Assessing Global HIV Targets in PEPFAR Countries: A Dashboard

Issue Brief
  1. UNAIDS. Global HIV & AIDS statistics — 2020 Fact Sheet; accessed January 2021.

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  2. UNAIDS, 90-90-90: An ambitious treatment target to help end the AIDS epidemic, October 2014, accessed: https://www.unaids.org/sites/default/files/media_asset/90-90-90_en.pdf. UNAIDS.  UNAIDS, 2025 AIDS Targets, accessed: https://aidstargets2025.unaids.org/#

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  3. PEPFAR, Strategy for Accelerating HIV/AIDS Epidemic Control (2017-2020), September 2017.

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  4. UNAIDS, "Ratio of new HIV infections to number of people living with HIV improving", April 2020. UNAIDS, "Making the End of AIDS Real: Consensus building around what we mean by epidemic control", October 2017.

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  5. PEPFAR bilateral programs span more than 50 countries (and more countries are reached through U.S. contributions to the Global Fund).

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  6. UNAIDS, Global AIDS Update 2020: Seizing the Moment, July 2020.

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  7. The 90-90-90 global targets are based on a shifting denominator with each target based on a subset of the overall care continuum (i.e. the second “90” is based on the first “90”—those that know their status—and the third “90” is based on the second “90” – those that are on ART). To translate the second and third “90s” into a continuum of care metric using everyone living with HIV as the denominator, the targets are calculated to equal 90-83-73. Fast-Track Cities, Frequently Asked Questions about 90-90-90 Targets, the HIV Care Continuum, the Updated National HIV/AIDS Strategy (NHAS), and the Fast-Track Cities Initiative, accessed from: http://www.fast-trackcities.org/sites/default/files/FAQ%20FTCI%20and%20updated%20NHAS.pdf

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  8. In its 2020 World AIDS Day report, UNAIDS released updated targets for 2025. UNAIDS, Press release: UNAIDS calls on countries to step up global action and proposes bold new HIV targets for 2025, November 2020.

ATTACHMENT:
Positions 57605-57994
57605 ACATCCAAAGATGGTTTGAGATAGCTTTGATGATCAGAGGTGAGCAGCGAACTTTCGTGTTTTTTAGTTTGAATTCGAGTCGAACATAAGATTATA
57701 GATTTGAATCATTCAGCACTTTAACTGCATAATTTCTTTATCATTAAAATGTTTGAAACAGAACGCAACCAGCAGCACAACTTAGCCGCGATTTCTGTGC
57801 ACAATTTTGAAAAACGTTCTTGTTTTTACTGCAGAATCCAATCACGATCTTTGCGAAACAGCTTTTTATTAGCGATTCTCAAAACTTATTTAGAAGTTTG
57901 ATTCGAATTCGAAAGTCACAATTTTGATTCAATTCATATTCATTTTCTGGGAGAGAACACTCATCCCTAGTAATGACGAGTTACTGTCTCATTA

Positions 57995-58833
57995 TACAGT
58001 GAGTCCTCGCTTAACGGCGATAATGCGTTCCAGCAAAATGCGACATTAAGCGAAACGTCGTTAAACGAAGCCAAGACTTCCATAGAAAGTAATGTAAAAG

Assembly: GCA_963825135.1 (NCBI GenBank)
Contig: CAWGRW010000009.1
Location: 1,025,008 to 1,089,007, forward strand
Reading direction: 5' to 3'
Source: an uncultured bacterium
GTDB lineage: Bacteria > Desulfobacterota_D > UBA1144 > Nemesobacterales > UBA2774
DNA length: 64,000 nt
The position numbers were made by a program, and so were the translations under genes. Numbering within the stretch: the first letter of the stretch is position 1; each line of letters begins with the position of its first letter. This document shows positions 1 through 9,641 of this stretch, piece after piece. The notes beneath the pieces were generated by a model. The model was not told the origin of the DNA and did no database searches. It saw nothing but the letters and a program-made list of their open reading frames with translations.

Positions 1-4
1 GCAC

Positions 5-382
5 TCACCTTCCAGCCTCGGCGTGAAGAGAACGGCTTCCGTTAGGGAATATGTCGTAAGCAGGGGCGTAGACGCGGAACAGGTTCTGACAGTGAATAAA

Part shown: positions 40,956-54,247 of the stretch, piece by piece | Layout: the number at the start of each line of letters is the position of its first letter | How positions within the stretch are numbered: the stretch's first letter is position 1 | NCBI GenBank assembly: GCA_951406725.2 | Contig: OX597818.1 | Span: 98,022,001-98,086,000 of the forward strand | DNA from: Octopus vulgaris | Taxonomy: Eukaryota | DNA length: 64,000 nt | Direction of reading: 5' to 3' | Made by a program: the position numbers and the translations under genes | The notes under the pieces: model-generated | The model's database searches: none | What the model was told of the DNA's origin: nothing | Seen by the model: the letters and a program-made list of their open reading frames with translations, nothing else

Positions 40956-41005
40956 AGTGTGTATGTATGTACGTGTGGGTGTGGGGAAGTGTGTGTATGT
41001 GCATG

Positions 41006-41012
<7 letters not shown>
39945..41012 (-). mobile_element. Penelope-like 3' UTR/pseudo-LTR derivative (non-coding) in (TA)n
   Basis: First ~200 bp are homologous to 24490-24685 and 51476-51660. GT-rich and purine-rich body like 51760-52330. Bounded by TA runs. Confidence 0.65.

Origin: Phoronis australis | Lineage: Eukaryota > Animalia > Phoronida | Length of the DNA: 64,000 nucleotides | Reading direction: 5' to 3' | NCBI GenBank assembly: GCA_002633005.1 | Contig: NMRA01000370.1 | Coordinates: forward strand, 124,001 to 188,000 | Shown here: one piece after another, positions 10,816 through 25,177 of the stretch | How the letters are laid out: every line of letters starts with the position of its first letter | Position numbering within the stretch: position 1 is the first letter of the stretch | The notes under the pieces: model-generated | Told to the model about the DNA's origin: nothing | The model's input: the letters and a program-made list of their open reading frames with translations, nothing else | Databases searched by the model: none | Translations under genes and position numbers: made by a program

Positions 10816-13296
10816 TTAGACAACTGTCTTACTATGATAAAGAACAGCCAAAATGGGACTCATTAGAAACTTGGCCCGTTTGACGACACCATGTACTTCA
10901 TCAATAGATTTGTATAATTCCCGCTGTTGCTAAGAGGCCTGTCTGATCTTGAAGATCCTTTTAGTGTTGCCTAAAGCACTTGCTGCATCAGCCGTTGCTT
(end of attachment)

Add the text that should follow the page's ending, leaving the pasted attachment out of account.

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  9. UNAIDS, 90-90-90: An ambitious treatment target to help end the AIDS epidemic, October 2014, accessed: https://www.unaids.org/sites/default/files/media_asset/90-90-90_en.pdf

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  10. UNAIDS. Press release: UNAIDS report on the global AIDS epidemic shows that 2020 targets will not be met because of deeply unequal success; COVID-19 risks blowing HIV progress way off course; July 2020.

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  11. UNAIDS. 2025 AIDS Targets; November 2020, accessed: https://www.unaids.org/en/resources/presscentre/pressreleaseandstatementarchive/2020/december/20201126_bold-new-aids-targets-for-2025.

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  12. UNAIDS. Making the end of AIDS real: What we Mean by “Epidemic Control.” October 2017, accessed: https://www.unaids.org/sites/default/files/media_asset/glion_oct2017_meeting_report_en.pdf, Ghys, P. D., Williams, B. G., Over, M., Hallett, T. B., & Godfrey-Faussett, P. (2018). Epidemiological metrics and benchmarks for a transition in the HIV epidemic. PLoS medicine, 15(10), e1002678. https://doi.org/10.1371/journal.pmed.1002678

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  13. UNAIDS. Making the end of AIDS real: What we Mean by “Epidemic Control.” October 2017, accessed: https://www.unaids.org/sites/default/files/media_asset/glion_oct2017_meeting_report_en.pdf

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  14. PEPFAR, PEPFAR 2020 Country Operational Plan Guidance for all PEPFAR Countries, January 2020.

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  15. It is important to note that incidence rates are different within different populations and contexts and should be monitored in conjunction with the number of new HIV infections. For instance, among populations experiencing population growth, the number of new HIV infections could be increasing while the incidence rate is decreasing. Ghys, P. D., Williams, B. G., Over, M., Hallett, T. B., & Godfrey-Faussett, P. (2018). Epidemiological metrics and benchmarks for a transition in the HIV epidemic. PLoS medicine, 15(10), e1002678. https://doi.org/10.1371/journal.pmed.1002678

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  16. UNAIDS. Making the end of AIDS real: What we Mean by “Epidemic Control.” October 2017, accessed: https://www.unaids.org/sites/default/files/media_asset/glion_oct2017_meeting_report_en.pdf

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